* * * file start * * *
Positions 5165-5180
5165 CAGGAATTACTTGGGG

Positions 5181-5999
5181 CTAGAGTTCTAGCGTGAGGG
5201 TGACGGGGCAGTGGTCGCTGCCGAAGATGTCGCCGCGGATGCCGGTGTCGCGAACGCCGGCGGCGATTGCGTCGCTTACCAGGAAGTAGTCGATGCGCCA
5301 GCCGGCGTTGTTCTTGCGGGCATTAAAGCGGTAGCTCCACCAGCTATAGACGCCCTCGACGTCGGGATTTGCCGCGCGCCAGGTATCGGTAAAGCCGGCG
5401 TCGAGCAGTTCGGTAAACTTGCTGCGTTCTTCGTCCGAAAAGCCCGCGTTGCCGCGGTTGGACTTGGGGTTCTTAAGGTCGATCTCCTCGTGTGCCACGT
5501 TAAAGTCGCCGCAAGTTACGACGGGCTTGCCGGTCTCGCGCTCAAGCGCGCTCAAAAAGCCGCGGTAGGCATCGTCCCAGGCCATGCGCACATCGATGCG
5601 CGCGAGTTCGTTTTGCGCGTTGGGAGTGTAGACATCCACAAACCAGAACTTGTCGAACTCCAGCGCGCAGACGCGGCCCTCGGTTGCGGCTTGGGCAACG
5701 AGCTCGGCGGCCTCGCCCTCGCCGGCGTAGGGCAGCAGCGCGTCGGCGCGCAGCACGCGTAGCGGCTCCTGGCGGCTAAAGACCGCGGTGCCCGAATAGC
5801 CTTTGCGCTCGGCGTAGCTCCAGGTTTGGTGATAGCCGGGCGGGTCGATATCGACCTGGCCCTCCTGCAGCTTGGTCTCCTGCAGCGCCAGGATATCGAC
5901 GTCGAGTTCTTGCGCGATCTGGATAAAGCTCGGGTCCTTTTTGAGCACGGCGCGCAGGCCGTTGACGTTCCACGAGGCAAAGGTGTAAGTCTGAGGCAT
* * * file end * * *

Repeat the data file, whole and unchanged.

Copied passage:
Positions 5165-5180
5165 CAGGAATTACTTGGGG

Positions 5181-5999
5181 CTAGAGTTCTAGCGTGAGGG
5201 TGACGGGGCAGTGGTCGCTGCCGAAGATGTCGCCGCGGATGCCGGTGTCGCGAACGCCGGCGGCGATTGCGTCGCTTACCAGGAAGTAGTCGATGCGCCA
5301 GCCGGCGTTGTTCTTGCGGGCATTAAAGCGGTAGCTCCACCAGCTATAGACGCCCTCGACGTCGGGATTTGCCGCGCGCCAGGTATCGGTAAAGCCGGCG
5401 TCGAGCAGTTCGGTAAACTTGCTGCGTTCTTCGTCCGAAAAGCCCGCGTTGCCGCGGTTGGACTTGGGGTTCTTAAGGTCGATCTCCTCGTGTGCCACGT
5501 TAAAGTCGCCGCAAGTTACGACGGGCTTGCCGGTCTCGCGCTCAAGCGCGCTCAAAAAGCCGCGGTAGGCATCGTCCCAGGCCATGCGCACATCGATGCG
5601 CGCGAGTTCGTTTTGCGCGTTGGGAGTGTAGACATCCACAAACCAGAACTTGTCGAACTCCAGCGCGCAGACGCGGCCCTCGGTTGCGGCTTGGGCAACG
5701 AGCTCGGCGGCCTCGCCCTCGCCGGCGTAGGGCAGCAGCGCGTCGGCGCGCAGCACGCGTAGCGGCTCCTGGCGGCTAAAGACCGCGGTGCCCGAATAGC
5801 CTTTGCGCTCGGCGTAGCTCCAGGTTTGGTGATAGCCGGGCGGGTCGATATCGACCTGGCCCTCCTGCAGCTTGGTCTCCTGCAGCGCCAGGATATCGAC
5901 GTCGAGTTCTTGCGCGATCTGGATAAAGCTCGGGTCCTTTTTGAGCACGGCGCGCAGGCCGTTGACGTTCCACGAGGCAAAGGTGTAAGTCTGAGGCAT